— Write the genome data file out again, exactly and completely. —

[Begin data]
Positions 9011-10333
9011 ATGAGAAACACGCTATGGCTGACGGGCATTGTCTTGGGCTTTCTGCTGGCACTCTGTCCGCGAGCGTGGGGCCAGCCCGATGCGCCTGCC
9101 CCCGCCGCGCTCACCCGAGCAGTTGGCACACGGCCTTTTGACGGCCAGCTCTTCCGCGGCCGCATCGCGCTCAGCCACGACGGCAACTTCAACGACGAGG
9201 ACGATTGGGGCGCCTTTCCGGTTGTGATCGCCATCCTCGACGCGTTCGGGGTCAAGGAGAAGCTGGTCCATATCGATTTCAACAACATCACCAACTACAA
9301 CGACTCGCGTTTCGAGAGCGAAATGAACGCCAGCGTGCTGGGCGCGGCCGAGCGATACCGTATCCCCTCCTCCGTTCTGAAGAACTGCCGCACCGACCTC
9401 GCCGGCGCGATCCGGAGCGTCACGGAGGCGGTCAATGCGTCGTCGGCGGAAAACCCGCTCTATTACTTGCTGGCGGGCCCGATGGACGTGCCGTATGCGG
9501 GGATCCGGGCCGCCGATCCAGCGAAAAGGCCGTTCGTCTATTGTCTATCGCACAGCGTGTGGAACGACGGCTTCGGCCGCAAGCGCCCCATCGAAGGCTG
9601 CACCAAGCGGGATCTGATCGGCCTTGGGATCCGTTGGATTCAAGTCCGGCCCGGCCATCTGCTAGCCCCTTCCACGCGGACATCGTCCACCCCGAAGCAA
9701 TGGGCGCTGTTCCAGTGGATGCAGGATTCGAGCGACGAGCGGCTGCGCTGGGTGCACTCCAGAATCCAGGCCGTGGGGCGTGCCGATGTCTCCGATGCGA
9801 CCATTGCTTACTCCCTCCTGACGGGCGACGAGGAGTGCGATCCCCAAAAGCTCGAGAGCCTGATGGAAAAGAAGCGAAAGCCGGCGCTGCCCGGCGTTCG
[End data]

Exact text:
Positions 9011-10333
9011 ATGAGAAACACGCTATGGCTGACGGGCATTGTCTTGGGCTTTCTGCTGGCACTCTGTCCGCGAGCGTGGGGCCAGCCCGATGCGCCTGCC
9101 CCCGCCGCGCTCACCCGAGCAGTTGGCACACGGCCTTTTGACGGCCAGCTCTTCCGCGGCCGCATCGCGCTCAGCCACGACGGCAACTTCAACGACGAGG
9201 ACGATTGGGGCGCCTTTCCGGTTGTGATCGCCATCCTCGACGCGTTCGGGGTCAAGGAGAAGCTGGTCCATATCGATTTCAACAACATCACCAACTACAA
9301 CGACTCGCGTTTCGAGAGCGAAATGAACGCCAGCGTGCTGGGCGCGGCCGAGCGATACCGTATCCCCTCCTCCGTTCTGAAGAACTGCCGCACCGACCTC
9401 GCCGGCGCGATCCGGAGCGTCACGGAGGCGGTCAATGCGTCGTCGGCGGAAAACCCGCTCTATTACTTGCTGGCGGGCCCGATGGACGTGCCGTATGCGG
9501 GGATCCGGGCCGCCGATCCAGCGAAAAGGCCGTTCGTCTATTGTCTATCGCACAGCGTGTGGAACGACGGCTTCGGCCGCAAGCGCCCCATCGAAGGCTG
9601 CACCAAGCGGGATCTGATCGGCCTTGGGATCCGTTGGATTCAAGTCCGGCCCGGCCATCTGCTAGCCCCTTCCACGCGGACATCGTCCACCCCGAAGCAA
9701 TGGGCGCTGTTCCAGTGGATGCAGGATTCGAGCGACGAGCGGCTGCGCTGGGTGCACTCCAGAATCCAGGCCGTGGGGCGTGCCGATGTCTCCGATGCGA
9801 CCATTGCTTACTCCCTCCTGACGGGCGACGAGGAGTGCGATCCCCAAAAGCTCGAGAGCCTGATGGAAAAGAAGCGAAAGCCGGCGCTGCCCGGCGTTCG